Last week, Apple admitted to slowing down ageing iPhones with iOS updates due to deal with their weak battery power. While the company says its actions are in the best interests of the user, those calling bullshit are doing so with lawsuits.
A total of eight lawsuits have been filed in the US District Courts in New York, Illinois, and California, all seeking class-action which could represent millions of iPhone users in the country.
After analysts at Primate Labs presented evidence of throttled power supplies to the CPU of the iPhone 6, 6s, SE and 7, the company confirmed this was indeed the case, but argues the feature is required for older batteries to prevent them from shutting down abruptly, which they claim happens due to an built-in precaution to stop components from getting fried.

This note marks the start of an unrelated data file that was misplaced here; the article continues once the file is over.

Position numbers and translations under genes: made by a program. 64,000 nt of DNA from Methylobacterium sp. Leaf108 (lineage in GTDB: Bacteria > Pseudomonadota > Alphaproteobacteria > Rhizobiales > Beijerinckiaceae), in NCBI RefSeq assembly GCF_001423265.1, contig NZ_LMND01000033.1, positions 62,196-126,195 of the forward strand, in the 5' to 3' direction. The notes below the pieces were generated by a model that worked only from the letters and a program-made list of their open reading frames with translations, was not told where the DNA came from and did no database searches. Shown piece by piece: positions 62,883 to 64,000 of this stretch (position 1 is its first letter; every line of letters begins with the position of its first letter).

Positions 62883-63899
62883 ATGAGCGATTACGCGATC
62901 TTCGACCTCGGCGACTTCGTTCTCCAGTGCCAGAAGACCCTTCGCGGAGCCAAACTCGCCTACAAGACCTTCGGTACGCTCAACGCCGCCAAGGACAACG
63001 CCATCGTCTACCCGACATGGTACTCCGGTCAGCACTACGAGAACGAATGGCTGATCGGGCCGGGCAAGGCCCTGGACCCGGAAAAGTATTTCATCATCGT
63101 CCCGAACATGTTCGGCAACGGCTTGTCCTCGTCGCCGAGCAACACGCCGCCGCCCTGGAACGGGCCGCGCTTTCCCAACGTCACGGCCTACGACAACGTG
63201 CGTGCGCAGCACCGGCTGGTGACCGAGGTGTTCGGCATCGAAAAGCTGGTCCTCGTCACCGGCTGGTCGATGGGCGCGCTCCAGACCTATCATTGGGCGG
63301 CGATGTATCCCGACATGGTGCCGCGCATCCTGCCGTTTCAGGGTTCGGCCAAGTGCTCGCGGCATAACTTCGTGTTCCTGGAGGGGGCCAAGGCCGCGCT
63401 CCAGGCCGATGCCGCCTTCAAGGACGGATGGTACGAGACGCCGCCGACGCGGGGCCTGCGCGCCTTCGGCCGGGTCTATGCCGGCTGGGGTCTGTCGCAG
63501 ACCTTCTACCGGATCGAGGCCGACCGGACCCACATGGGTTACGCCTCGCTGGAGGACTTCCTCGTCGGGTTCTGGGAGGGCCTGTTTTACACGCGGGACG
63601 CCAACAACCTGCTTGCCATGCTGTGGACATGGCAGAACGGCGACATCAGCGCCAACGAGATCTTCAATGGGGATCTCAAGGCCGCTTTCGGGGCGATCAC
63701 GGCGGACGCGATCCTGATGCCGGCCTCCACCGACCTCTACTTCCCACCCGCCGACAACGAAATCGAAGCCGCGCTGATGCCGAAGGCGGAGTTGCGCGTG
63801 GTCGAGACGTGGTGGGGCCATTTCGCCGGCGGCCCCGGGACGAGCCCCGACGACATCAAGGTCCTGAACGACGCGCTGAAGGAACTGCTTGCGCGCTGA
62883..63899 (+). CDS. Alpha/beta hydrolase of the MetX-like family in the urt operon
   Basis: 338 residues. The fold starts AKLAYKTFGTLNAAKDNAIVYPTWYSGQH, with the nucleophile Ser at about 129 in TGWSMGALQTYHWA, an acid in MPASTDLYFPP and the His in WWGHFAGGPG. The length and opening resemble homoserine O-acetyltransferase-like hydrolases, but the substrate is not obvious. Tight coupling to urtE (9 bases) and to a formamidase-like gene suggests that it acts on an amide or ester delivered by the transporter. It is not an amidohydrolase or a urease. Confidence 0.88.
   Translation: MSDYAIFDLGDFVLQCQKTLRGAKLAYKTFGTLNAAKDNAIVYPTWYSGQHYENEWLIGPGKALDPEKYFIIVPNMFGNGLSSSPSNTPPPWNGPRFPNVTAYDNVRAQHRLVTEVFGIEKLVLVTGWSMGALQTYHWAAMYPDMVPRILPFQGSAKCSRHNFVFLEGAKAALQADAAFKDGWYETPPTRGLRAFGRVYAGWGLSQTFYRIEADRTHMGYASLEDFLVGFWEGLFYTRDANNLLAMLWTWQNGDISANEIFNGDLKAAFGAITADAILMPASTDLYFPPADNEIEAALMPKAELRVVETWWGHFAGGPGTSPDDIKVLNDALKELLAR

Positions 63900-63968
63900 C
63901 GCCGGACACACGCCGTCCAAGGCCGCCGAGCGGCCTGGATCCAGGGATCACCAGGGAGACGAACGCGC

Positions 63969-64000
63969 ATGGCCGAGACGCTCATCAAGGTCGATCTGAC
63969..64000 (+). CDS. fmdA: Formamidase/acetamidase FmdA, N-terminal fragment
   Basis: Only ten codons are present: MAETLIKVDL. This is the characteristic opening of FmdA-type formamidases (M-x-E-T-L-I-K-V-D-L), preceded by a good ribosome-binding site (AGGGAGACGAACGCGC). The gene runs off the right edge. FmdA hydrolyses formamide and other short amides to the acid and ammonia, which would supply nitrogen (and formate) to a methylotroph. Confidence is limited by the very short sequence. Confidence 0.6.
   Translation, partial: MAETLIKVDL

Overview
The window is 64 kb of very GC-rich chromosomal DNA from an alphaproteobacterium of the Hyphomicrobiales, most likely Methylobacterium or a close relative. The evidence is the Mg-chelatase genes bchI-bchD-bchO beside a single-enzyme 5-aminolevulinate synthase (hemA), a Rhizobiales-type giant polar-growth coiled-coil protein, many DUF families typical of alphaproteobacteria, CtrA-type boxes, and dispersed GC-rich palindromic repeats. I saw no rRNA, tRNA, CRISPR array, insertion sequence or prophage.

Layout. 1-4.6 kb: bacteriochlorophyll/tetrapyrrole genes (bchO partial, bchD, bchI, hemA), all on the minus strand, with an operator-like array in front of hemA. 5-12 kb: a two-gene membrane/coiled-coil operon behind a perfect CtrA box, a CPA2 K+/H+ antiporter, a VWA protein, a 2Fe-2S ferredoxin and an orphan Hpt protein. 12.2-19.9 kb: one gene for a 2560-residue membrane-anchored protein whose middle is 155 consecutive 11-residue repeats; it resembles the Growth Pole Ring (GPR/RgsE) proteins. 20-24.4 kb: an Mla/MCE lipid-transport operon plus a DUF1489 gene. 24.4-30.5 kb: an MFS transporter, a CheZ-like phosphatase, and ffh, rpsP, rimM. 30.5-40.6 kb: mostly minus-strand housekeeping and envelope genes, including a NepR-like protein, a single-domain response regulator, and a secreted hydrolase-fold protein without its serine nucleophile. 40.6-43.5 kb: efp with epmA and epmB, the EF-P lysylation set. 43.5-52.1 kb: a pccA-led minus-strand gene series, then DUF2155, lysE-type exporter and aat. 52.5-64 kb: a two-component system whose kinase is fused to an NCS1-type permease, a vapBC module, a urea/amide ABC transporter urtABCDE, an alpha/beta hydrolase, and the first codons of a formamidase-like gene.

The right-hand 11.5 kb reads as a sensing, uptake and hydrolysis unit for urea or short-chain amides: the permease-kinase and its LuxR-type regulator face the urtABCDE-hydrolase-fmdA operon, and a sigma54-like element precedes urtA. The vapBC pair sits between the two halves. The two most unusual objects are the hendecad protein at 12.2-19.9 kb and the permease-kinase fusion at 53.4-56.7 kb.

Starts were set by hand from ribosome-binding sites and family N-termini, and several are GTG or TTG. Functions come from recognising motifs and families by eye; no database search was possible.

One of the lawsuits says “the batteries’ inability to handle the demand created by processor speeds” without a software fix is a defect rather than a feature. “Rather than curing the battery defect by providing a free battery replacement for all affected iPhones, Apple sought to mask the battery defect,” the complaint reads.
Of course, the biggest gripe with Apple’s actions is that they kept users in the dark, which lead many to believe their phone was simply dying and should be replaced, rather than seeking the cheaper option of a replacement battery.
“If it turns out that consumers would have replaced their battery instead of buying new iPhones had they known the true nature of Apple’s upgrades, you might start to have a better case for some sort of misrepresentation or fraud,” said Boston University professor and consumer technology law specialist, Rory Van Loo.
Some of the lawsuits are seeking an unspecified amount in damages, while others want to prevent Apple from throttling CPU speeds to its devices moving forward, or at the very least, provide notification to users or the ability to opt out of changes.
Whatever the outcome, these cases could set a huge precedent for consumer law.Source: ABC News
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